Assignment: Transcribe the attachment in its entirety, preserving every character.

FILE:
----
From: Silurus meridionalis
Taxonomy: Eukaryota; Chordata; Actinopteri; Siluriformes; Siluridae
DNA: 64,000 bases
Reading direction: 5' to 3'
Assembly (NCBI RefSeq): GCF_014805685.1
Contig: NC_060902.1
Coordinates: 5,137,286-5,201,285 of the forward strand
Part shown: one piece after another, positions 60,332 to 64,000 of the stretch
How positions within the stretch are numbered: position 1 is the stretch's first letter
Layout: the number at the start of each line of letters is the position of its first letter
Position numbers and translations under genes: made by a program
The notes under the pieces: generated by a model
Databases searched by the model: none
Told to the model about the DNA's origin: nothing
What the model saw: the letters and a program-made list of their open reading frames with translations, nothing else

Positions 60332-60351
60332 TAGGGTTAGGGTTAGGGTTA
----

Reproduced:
From: Silurus meridionalis
Taxonomy: Eukaryota; Chordata; Actinopteri; Siluriformes; Siluridae
DNA: 64,000 bases
Reading direction: 5' to 3'
Assembly (NCBI RefSeq): GCF_014805685.1
Contig: NC_060902.1
Coordinates: 5,137,286-5,201,285 of the forward strand
Part shown: one piece after another, positions 60,332 to 64,000 of the stretch
How positions within the stretch are numbered: position 1 is the stretch's first letter
Layout: the number at the start of each line of letters is the position of its first letter
Position numbers and translations under genes: made by a program
The notes under the pieces: generated by a model
Databases searched by the model: none
Told to the model about the DNA's origin: nothing
What the model saw: the letters and a program-made list of their open reading frames with translations, nothing else

Positions 60332-60351
60332 TAGGGTTAGGGTTAGGGTTA